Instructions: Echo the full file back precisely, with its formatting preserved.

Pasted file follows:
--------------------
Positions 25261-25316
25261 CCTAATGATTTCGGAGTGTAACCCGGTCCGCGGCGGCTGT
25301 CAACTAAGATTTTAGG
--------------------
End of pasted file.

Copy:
Positions 25261-25316
25261 CCTAATGATTTCGGAGTGTAACCCGGTCCGCGGCGGCTGT
25301 CAACTAAGATTTTAGG